“The Video KYC platform runs on different traffic such as https, web sockets for web and TCP (Transmission Control Protocol)/UDP (User Datagram Protocol) for audio/video traffic. The different load balancer options such as Application Load Balancer (ALB) for https and Network Load Balancer (NLB) for TCP and UDP available on AWS Elastic Load Balancer addresses our different needs. The inherent capabilities of these load balancers to scale for different loads solve our scalability concerns,” explains Shankar, the CTO and Co-founder. And, given that different banks have different capacity needs, which also vary at different times during a day, Amazon EC2 helps to scale up and down the infrastructure, providing cost savings in addition to flexibility. VideoKYC also leverages Amazon Simple Email Service to send notifications to email and uses AWS Lambda to call their messaging service to integrate alerts to its chat platform. “This way we can see all the alerts in e-mail as well as in the chat application,” says Shankar.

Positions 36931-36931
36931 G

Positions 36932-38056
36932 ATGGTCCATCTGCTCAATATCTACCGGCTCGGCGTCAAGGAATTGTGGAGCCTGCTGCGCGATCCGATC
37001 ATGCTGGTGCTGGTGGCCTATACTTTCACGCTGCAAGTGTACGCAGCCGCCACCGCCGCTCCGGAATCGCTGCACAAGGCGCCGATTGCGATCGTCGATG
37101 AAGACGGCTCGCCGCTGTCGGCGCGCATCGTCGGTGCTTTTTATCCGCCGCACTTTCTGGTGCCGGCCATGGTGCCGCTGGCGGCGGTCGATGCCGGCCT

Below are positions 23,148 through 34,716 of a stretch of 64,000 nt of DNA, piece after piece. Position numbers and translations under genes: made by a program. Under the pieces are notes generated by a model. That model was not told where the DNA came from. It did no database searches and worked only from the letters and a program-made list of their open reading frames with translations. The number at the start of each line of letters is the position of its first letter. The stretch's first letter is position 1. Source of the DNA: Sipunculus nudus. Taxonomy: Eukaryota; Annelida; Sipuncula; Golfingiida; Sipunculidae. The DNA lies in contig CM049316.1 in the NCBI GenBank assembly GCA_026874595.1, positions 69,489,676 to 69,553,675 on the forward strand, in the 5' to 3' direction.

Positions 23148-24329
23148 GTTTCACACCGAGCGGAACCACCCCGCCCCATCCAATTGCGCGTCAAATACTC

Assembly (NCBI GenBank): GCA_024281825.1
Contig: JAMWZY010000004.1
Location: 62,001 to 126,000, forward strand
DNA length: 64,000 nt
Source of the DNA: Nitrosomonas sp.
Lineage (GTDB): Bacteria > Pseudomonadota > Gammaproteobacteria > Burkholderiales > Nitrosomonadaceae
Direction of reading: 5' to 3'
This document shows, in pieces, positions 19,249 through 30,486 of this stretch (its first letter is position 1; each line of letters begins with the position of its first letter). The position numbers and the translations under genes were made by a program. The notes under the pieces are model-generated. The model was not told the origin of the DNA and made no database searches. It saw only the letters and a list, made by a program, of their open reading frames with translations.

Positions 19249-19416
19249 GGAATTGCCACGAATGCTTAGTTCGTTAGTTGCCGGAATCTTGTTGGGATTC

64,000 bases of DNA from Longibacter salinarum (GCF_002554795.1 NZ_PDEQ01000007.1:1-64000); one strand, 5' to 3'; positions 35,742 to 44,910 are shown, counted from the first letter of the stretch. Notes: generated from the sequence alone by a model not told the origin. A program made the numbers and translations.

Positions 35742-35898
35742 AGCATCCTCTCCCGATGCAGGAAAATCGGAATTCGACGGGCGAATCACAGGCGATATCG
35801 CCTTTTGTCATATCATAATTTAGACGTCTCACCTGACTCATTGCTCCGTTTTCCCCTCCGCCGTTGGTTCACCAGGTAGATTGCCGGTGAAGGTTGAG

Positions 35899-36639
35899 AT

The AWS advantage

The breadth of AWS services, its ability to facilitate scale, and the quick turnaround time to setup infrastructure were critical aspects that led VideoKYC to choose AWS. But another but equally critical reason to choose AWS was its strong security framework.

“AWS provides many native security features, which are required when you operate in the Banking and Financial Services space. And, KYC in particular is a highly regulated subject in India because you are owning very critical information such as bank account details, Aadhar card details, among others,” says Shankar.